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If the 2020 IBJJF Pan No-Gi Championships is any indication, chokes are the most highly-favored submission type among grapplers in the IBJJF no-gi format. But that could soon change.
No-Gi Pans has entered the history books as the last major IBJJF no-gi tournament before the federation makes a significant change to the ruleset. Starting in January, the IBJJF will allow adult brown and black belt competitors to attack with heel hooks and to apply reaping techniques.
While the introduction of heel hooks could drastically increase the number of submission victories in a black belt division, it remains to be seen whether the leg lock will entirely overshadow other popular submissions.
Of the 94 black belt matches at No-Gi Pans, 42-percent of them ended in submission. Competitors finished with chokes at more than twice the rate of all other joint locks combined.
The Rear Naked Choke Is Still King
Rear naked chokes accounted for more than 40-percent of all successful submissions across the black belt divisions. Three athletes each earned more than one choke from the back. Giancarlo Bodoni secured two in the heavyweight division. Featherweight Gabriel Sousa locked up two of his own. And Lucas “Hulk” Barbosa choked Valdir Araujo in both the heavyweight and open weight divisions.
There Are Many Ways To Finish From Back Control
Aside from the rear naked choke, two other submissions were exceedingly popular at No-Gi Pans. Kaynan Duarte finished four of his five opponents with a triangle from back control, and was the only competitor to use that submission. Guillotines were the other highest-frequency attack. Four different competitors successfully applied guillotines. Two got hold of their opponent’s neck in a standing exchange, while the other two secured the choke on amid passing attempts.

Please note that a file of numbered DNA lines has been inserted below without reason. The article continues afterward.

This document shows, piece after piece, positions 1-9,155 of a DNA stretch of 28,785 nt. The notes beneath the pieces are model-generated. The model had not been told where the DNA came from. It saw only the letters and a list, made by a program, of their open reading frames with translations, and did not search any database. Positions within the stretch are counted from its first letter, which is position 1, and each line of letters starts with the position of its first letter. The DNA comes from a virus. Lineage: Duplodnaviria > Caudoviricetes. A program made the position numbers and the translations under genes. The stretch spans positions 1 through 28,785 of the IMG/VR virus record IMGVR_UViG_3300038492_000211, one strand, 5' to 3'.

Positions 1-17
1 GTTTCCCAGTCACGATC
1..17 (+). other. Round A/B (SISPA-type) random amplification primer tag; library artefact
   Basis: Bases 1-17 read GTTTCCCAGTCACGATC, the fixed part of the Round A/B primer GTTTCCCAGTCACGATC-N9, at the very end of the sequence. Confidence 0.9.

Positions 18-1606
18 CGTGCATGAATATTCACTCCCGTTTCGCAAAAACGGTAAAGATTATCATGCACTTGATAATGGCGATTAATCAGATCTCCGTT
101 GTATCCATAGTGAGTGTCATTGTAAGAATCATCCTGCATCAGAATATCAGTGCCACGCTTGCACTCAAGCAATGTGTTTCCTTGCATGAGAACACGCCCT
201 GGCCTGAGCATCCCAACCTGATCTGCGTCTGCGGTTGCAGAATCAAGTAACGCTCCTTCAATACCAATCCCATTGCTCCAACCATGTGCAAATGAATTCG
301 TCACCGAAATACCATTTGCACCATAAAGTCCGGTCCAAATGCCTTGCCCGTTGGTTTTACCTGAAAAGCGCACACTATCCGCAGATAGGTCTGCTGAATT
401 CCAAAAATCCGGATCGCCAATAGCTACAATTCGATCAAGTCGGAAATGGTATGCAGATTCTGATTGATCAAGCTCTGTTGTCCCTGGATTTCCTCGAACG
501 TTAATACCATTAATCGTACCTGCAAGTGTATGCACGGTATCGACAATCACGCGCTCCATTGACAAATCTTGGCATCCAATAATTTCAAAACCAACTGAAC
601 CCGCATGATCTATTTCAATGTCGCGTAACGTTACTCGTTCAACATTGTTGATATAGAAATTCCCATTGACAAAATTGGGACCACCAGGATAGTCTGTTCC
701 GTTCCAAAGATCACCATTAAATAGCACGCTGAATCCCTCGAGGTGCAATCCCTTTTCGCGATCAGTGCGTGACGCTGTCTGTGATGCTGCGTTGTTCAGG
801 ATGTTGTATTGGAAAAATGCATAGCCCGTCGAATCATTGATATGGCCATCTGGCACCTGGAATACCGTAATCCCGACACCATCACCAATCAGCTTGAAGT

Watch: Kaynan Duarte's No-Gi Pans Reverse Triangle Highlight
50-50 Is Already A Budding Leglock Threat
The introduction of heel hooks is likely to render 50-50 a much more dangerous position. Until now, competitors have treated the position as something of a safe haven, slowing down guard passers while staying relatively safe from leglocks. But some savvy submission hunters have already developed methods to go on offense while inside the 50-50 guard. Of the seven successful leglocks executed at No-Gi Pans, five of them came from 50-50. Those five include two toe holds, two knee bars and an ankle lock.
Watch: Nathalie Ribeiro Kneebars Meagan Curran
The Guard Is Dead..?
Leglocks were the only submissions at No-Gi Pans to be initiated from a guard position– every other submission came from a dominant position or a standing exchange.
No competitor successfully applied a triangle, kimura, or armbar from the guard.
In fact, only three armlocks hit their mark from any position: one americana and two armbars.
When heel hooks hit the scene, we could see an uptick of upper body submissions from the guard. Passers weary against risking their legs may pass with a lower posture, opting to expose their torso to attack in favor of their legs.
That’s Not Allowed, Yet
Only one competitor was disqualified at No-Gi Pans. The disqualification was due to a violation for improperly attacking his opponent’s leg. While American Nationals No-Gi is still upcoming, this could be the last time an adult black belt competitor will be penalized for a leg attack in a no-gi tournament.